Yeah, yeah, it's interesting that you have these different goals and that you are thinking about all of that, so you have this broader perspective, I feel. Also, of course, another important thing is marketing, because you need to get to know what are you doing, or what action you're taking when it comes to marketing, to promote digital art, to promote metaverse experiences.Auronda:
For sure. we're trying to involve more collectors For us it's really important to interview our artists in some newspapers and to amplify their voices, and about that, we also try to build a community. This is the real marketing people that speak about our project and not only about the newspaper. let's see.Alfredo:
Yeah, for sure. Actually, I think the community building aspect, which is embedded in Web3, I think is crucial for us as a curatorial duo, because we work a lot with, in close proximity with, the artists and platform builders and collectors buying those works And also the technical producer, for instance, kind of helping artists doing that. And for us, word of mouth is what really brings all these different actors together. You do have the media, you know the press release, the media communication strategy, the journalists and the art writers And we write quite a lot ourselves actually and publish But I do think it's the most exciting thing really is to leave the community And that's, for us, the best marketing tool, so to speak.Joeri:
Yeah, that's what I hear a lot, you know, when I talk to people. It's building this community. It takes time, you know, but if those artists or have already an audience, and then you can bring them into the community, and then you know, tell about the metaverse, making them believe what can happen in the metaverse, what is possible, because that's of course, also a challenge. These days You hear about the metaverse. Is it still a thing? So do you?Auronda:
What is it?Joeri:
Yeah, actually, what is it? Is it Facebook?Alfredo:
So, yeah, I think it's also important to say that the Web3 community and the digital space community generally speaking are very, very supportive of each other. It's, you know, coming from the contemporary art world ourselves. you know, at the beginning we were like really surprised how, you know, accessible and nice and really helpful The players, everyone actually, which is probably not the case all the time in the art world, to put it mildly.Joeri:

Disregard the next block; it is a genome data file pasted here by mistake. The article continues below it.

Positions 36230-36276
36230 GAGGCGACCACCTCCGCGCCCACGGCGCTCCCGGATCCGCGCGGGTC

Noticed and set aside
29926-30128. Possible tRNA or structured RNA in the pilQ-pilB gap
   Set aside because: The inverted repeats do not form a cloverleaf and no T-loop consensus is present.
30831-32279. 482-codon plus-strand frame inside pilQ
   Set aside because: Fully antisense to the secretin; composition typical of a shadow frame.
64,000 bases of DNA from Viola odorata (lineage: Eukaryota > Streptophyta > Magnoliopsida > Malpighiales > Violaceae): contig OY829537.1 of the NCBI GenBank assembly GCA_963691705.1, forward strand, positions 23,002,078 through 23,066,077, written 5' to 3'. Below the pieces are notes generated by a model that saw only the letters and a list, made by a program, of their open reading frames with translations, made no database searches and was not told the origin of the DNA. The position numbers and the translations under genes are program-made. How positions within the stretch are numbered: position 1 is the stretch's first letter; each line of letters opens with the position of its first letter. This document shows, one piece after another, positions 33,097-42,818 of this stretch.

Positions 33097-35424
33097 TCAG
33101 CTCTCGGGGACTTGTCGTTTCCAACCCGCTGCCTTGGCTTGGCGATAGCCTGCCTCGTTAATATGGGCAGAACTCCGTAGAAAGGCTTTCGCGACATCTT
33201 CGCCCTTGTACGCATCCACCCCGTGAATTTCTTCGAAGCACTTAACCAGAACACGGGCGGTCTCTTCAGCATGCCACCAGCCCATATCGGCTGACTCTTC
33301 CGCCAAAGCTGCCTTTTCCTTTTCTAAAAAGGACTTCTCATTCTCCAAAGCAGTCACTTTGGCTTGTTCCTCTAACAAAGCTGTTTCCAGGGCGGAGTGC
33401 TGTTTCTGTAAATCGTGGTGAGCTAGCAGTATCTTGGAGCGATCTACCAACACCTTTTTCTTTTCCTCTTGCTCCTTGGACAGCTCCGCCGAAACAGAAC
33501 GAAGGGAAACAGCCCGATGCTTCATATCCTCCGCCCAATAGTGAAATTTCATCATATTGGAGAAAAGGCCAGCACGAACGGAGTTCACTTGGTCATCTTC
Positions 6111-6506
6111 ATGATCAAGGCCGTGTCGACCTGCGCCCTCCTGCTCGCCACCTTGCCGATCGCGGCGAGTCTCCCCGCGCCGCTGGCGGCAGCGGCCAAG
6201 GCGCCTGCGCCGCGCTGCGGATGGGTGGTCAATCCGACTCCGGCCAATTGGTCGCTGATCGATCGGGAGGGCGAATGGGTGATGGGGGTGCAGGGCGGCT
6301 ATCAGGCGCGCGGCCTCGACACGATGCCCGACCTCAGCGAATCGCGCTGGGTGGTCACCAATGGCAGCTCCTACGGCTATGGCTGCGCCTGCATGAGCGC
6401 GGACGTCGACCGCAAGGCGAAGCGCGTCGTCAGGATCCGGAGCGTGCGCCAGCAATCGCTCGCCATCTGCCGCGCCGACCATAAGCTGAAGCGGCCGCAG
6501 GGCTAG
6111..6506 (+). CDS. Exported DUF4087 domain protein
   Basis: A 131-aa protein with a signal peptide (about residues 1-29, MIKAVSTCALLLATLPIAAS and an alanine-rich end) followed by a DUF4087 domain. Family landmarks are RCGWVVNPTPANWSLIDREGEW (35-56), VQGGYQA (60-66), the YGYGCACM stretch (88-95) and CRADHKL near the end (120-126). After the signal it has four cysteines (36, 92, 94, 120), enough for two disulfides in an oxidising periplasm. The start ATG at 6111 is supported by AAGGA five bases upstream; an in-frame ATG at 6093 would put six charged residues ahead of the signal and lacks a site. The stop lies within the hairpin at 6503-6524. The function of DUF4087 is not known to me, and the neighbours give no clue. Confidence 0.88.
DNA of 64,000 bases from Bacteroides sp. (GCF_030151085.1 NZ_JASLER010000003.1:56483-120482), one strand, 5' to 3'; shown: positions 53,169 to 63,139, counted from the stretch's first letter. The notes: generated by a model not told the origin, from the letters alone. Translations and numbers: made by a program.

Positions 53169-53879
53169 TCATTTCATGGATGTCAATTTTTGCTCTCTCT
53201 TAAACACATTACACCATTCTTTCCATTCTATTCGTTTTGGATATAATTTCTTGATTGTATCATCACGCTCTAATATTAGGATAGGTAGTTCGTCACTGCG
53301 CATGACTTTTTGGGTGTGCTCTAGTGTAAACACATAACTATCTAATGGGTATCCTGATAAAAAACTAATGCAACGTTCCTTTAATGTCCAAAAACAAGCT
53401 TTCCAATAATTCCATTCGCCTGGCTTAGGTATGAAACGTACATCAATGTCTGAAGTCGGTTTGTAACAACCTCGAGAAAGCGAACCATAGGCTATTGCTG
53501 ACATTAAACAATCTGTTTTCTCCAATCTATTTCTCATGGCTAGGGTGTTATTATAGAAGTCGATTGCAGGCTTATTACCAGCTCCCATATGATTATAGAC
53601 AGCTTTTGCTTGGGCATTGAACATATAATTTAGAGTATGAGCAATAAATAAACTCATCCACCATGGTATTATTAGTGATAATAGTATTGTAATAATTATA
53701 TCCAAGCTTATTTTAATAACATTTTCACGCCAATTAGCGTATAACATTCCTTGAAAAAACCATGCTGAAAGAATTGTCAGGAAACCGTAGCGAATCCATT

Yeah, but that's a good thing, and so that you have like-minded people around it. You know, that's also, I think, one of the things of a community the characteristics that people are supportive of each other and want to help out and so on. So you are doing something amazing, something new, so you will also attract, I guess, those people that are interested in those new technologies. At this moment, I think, when we are recording the podcast, you are preparing for a multi-location exhibition on the historical part of digital art and NFTs. Okay, let's talk a bit about that. What can attendees expect And how do you plan to engage audiences, both physically and virtually?Alfredo:
Shall I go? The project you mentioned is called Web2Verse, as the title suggests, basically, it's a bit of a trace in the historical arch of the development of digital arts from actually from the 50s and the 60s, from mathematical patterns, from artists working with this idea of patterns and through the whole early computer art and net art and activism and gaming and up to now basically with Web3 and NFT and crypto arts. And we are doing this with a colleague of ours, Valentino Catricala, and it's a multi-location exhibition that spans a few continents. The idea is precisely to have a bit of a decentralized exhibition and not, you know, having a massive exhibition with, you know, 200 artists tracking basically the whole history of digital art, but having, let's say, 10 exhibitions with 20 artists each I'm simplifying here And every iteration of the project will be different, with a different list of artists, different location, geographical location, different institutional contexts and with an associate curator working with us who's placed actually there, because we want actually to have some sort of a local, sort of community ties as well. So we kick off in Manchester, in the UK, this autumn and then we travel a bit to the UAE and the US and Asia And it's exciting because it's as never as the Infinity Art Museum. It's a never evolving commissioning and collecting institution. The Web2verse is kind of a never evolving exhibition about digital art And it fits into the idea of, you know, not being top- down but being almost ground up in a way and decentralized, and so it makes sense in that way.Auronda: